According to organizations, certification of seeds

2006-03-22 00:00:00

Peasants from all over the world are pressured by the
international market to certify their seeds. The
Organization for Cooperation and Economic Development
(OCDE), a group from developed countries with
headquarters in France, is one example formed by
industries, consumers, and farmers responsible for
granting certification of seeds. The certification
testifies that the seed produces a quality plant based
on the rules specified by the organization. In this
way, the seed earns a quality seal before it is put on
sale, creating a “certification” of quality.

"The certification was created only to facilitate the
work of the multinationals. For the small producer, it
signifies dependence", states Camila Montecinos, a
Chilean activist with the Center on Education and
Technology (CET). For her, the certification of seeds
serves only the interests of industry.

The activist also questions the example of the OCDE,
which grants a seal to products and creates rules for
quality to regulate the process. "Despite the
consumers and farmers participating in the OCDE, it is
industry that directly influences its resolutions,
that creates rules without any basis in international
laws", she analyzes.

In this sense, one of the main markets damaged by
certification is the organic market. In the European
Union, there is a law that requires organic farmers to
label their products. Argentina, one of the large
producers of organic beef, produces meat on around 3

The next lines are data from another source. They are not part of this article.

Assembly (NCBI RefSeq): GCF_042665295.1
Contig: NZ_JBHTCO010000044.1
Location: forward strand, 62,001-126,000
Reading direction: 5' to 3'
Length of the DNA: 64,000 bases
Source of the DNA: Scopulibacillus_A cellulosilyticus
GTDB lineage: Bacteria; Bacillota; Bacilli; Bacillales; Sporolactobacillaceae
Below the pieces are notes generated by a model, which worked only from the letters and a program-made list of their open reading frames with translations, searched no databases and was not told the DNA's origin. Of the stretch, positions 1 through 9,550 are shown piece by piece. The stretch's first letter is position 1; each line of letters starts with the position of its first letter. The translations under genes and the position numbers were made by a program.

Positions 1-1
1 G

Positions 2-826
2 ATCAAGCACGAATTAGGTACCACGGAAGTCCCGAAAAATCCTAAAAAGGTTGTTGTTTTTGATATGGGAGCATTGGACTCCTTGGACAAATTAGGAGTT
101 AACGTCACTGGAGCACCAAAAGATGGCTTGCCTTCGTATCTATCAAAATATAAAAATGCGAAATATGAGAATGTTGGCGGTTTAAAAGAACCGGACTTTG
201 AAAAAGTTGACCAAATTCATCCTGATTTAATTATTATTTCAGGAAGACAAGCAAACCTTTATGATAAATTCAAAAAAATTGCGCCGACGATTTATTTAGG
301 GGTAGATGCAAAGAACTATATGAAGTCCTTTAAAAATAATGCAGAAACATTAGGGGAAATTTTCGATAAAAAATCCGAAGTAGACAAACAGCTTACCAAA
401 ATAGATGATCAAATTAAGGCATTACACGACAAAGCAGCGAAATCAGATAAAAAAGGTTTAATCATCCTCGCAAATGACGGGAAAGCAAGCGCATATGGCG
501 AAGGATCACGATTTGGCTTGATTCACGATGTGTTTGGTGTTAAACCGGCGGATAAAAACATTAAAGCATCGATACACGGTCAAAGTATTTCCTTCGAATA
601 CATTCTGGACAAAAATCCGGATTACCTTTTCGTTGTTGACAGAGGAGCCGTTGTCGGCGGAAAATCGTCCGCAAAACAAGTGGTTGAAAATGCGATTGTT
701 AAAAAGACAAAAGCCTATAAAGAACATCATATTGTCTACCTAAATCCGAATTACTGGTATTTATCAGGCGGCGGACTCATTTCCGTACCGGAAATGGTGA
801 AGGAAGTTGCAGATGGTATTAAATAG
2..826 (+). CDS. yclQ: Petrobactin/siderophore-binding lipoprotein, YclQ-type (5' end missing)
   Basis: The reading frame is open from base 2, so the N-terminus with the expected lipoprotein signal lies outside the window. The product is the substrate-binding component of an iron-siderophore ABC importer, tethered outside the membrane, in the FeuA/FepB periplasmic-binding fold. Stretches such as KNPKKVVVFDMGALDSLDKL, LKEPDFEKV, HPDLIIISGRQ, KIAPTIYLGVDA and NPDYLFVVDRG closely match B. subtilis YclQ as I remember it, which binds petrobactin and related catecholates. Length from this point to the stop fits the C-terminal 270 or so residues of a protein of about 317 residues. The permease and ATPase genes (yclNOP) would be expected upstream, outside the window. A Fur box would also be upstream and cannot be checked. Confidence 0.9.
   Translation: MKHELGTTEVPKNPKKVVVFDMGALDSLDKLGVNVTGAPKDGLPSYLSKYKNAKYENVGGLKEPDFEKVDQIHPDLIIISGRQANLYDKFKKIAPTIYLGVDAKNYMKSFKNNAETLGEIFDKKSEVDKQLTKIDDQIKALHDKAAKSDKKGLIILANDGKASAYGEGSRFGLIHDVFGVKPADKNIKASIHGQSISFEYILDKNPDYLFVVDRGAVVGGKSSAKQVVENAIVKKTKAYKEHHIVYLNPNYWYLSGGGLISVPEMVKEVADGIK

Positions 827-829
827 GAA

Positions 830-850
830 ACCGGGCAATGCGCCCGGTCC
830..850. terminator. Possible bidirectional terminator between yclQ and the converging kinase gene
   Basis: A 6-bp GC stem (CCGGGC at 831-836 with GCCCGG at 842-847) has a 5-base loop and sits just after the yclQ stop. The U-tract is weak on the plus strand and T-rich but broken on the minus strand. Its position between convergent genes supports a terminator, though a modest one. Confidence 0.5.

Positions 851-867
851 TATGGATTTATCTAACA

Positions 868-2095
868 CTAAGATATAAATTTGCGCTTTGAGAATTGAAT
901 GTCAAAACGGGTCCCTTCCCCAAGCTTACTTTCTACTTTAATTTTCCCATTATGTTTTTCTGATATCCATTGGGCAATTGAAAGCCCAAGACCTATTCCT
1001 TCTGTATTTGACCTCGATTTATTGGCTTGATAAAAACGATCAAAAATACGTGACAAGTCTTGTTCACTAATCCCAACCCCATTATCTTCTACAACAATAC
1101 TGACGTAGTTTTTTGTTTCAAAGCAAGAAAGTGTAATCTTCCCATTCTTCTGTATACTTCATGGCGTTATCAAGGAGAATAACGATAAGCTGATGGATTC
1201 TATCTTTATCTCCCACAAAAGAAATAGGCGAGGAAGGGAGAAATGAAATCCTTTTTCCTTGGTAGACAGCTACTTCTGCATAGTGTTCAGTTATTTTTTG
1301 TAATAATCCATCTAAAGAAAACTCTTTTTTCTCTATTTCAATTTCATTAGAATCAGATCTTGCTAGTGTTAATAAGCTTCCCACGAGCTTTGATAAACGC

million hectares, without any inputs per year. Even
then, the Argentineans also have ceded to the
international demand for the certification of food.

According to Paul Nicholson, of the international
coordinating body of La Via Campesina, farmers, faced
with the pressure of the corporations and the
international market, end up certifying their products
in an attempt to preserve the organic properties of
their industries.

However, he analyzes that the decision facilitates
even more the process of commodification and
domination of the market of seeds by the
multinationals. "Various multinationals today, as in
the case of Syngenta, also certify organic food. We
are just one step away from the domination of these
agricultural products by the large corporations".

Food sovereignty

As understood by the various groups and social
movements, the decision to certify food products or
not opens up a more profound discussion: about the
commodification and privatization of natural

"Certifying a tomato seed that I have at home, I am
saying that it is my property. However nature is
public, it belongs to humanity, and not to a physical
or legal person", says Paul Nicholson.

He points out also that the peasants should not be
influenced by the capitalist thinking of the
corporations that view natural resources as a
commodity to be bought and sold. "The goal of the
multinationals is to map all the biodiversity in the
world and patent it to make money”. We have to prevent
this from happening", he states. "Seeds do not belong
to the peasants, they belong to all of society",
Camila adds.